Vast amounts, petabytes of data are kept. Retailers like Marks & Spencer’s, Tesco, Morrison’s keep huge customer databases, recording every customer's purchase. In fact anyone with a loyalty card, credit card, membership card or discount card will be the subject of a database record somewhere.
Search engines and online stores such as Google and Amazon record every site, page or item looked at, all with the aim of providing you with better results or with information you like.
Even individuals keep large amounts of data. Companies like Microsoft, Google, Drop Box etc provide individuals with Cloud storage services. These are popular, because despite the risk, users can access their data from any internet connect device from anywhere in the world
Here we have a problem. Although the user or the data subject might be in one country, the data is probably stored in another.
And if your data is stored in another country, then which laws apply that give you some legal protection against data loss, theft, misuse etc?
Data depending on where its stored in the world is subject to different levels of legal protection. Some of this is due to different definitions of what the word 'data' means. Others because different laws apply or give a different priority to the privacy of individuals.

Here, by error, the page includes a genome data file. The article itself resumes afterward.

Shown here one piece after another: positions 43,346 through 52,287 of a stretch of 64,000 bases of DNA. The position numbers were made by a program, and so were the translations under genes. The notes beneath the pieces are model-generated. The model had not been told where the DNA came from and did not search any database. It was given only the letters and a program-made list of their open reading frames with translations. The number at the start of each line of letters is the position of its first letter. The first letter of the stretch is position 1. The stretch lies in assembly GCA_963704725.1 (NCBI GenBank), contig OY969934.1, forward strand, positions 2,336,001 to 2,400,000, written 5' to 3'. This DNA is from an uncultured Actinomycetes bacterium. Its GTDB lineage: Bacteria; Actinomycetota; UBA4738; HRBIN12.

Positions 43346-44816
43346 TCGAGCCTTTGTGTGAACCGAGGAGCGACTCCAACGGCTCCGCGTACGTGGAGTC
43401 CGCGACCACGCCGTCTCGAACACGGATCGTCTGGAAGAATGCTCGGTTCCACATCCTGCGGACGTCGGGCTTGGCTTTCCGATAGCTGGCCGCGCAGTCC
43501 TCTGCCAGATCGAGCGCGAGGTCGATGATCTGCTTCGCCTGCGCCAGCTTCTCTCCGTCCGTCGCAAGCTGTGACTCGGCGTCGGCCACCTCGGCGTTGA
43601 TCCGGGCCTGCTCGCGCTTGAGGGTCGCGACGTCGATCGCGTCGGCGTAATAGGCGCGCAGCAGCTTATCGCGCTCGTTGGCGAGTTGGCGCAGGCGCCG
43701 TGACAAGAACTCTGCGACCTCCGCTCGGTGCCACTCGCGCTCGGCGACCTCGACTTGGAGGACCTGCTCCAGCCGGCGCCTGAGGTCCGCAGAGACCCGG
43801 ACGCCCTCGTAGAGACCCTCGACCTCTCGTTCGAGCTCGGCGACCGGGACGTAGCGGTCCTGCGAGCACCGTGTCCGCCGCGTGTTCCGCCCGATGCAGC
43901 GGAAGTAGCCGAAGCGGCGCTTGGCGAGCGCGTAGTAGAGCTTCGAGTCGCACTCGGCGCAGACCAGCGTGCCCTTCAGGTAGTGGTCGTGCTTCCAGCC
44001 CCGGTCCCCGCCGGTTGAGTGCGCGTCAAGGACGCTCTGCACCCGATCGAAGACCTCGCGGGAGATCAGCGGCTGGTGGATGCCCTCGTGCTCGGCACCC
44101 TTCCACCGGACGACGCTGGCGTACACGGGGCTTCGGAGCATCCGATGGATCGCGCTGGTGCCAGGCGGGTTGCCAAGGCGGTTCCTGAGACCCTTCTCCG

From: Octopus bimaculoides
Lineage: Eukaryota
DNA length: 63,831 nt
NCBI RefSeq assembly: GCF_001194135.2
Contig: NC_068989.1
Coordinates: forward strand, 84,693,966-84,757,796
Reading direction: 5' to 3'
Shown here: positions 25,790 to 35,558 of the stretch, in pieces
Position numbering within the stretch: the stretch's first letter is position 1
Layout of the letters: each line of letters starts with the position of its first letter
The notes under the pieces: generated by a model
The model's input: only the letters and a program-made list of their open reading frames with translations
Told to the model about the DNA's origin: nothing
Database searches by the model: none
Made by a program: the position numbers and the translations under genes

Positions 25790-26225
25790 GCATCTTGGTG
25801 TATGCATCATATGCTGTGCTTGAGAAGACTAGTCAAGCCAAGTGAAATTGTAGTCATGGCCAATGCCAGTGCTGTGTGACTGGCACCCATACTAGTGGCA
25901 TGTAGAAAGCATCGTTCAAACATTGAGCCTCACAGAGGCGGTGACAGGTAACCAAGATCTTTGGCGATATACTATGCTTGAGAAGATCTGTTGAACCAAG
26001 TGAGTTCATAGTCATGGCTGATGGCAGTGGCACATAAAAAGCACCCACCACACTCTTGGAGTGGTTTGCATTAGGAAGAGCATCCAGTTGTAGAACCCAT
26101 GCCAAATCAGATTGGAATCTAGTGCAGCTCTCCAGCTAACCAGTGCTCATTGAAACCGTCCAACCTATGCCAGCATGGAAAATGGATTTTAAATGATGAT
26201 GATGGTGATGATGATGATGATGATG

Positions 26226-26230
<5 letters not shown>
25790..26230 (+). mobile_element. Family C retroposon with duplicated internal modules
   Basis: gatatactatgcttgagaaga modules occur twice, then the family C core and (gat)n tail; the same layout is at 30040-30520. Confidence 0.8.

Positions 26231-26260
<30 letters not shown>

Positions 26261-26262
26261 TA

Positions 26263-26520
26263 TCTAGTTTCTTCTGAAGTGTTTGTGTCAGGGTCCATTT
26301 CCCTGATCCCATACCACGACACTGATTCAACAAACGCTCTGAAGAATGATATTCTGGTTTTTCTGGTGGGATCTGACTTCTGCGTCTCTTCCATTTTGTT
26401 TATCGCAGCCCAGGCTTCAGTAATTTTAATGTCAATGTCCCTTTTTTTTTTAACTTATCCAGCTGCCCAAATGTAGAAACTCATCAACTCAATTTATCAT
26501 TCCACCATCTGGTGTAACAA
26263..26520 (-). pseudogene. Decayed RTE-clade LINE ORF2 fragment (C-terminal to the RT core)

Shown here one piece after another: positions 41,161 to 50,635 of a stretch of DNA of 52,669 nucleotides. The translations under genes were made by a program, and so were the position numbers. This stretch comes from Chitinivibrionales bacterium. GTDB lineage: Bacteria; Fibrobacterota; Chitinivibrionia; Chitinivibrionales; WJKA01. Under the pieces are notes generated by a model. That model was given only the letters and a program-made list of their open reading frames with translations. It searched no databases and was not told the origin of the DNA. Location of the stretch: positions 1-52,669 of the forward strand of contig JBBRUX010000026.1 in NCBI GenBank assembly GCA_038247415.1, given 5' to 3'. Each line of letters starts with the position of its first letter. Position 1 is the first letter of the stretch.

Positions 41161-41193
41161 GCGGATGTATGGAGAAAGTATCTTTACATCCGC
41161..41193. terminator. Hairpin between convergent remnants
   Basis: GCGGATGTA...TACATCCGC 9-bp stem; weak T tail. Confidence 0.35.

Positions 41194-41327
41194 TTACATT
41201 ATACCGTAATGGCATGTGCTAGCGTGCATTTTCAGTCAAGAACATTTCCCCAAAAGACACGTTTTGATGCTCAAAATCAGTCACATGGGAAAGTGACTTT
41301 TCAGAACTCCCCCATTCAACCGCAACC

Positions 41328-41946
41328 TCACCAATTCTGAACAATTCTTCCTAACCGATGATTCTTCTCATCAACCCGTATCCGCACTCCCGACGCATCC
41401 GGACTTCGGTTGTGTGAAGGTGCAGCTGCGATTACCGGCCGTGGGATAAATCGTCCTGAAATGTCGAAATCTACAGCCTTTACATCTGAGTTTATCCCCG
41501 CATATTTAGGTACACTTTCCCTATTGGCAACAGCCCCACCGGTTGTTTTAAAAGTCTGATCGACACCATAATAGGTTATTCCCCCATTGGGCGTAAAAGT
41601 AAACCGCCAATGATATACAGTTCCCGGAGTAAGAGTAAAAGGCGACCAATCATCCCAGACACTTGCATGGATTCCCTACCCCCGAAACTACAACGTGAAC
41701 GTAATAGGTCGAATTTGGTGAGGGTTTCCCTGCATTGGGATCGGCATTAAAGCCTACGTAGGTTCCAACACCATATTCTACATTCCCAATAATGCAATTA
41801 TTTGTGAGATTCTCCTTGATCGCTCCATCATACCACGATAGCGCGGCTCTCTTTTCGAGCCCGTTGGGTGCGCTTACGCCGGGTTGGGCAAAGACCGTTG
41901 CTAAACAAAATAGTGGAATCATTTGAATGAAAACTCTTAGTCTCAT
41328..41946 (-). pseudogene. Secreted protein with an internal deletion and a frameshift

In the UK, the data belonging to individuals and companies are given considerable protection through the Data Protection Act 1988, but this only applies to data stored in the UK. Europe provides good protection, but again only protects those people within the EC and data stored in the EC.
Data is less well protected in America, partly because of all the different states have their own take on data and the degree to which it should be protected.
Data protection Act 1988 Revisited
The DPA 1988 is the main legal framework in the UK for managing personal information. It is overseen by the Information Commissioner’s Office (ICO). The ICO maintains a register of all organisations that use personal data and any organisation or individual that intends to use personal data must register with the ICO first. It's the ICO that takes action against those that breach the act and complaints about breaches of the act must be made with them.
Definitions: A Reminder
As always in law, definitions are important.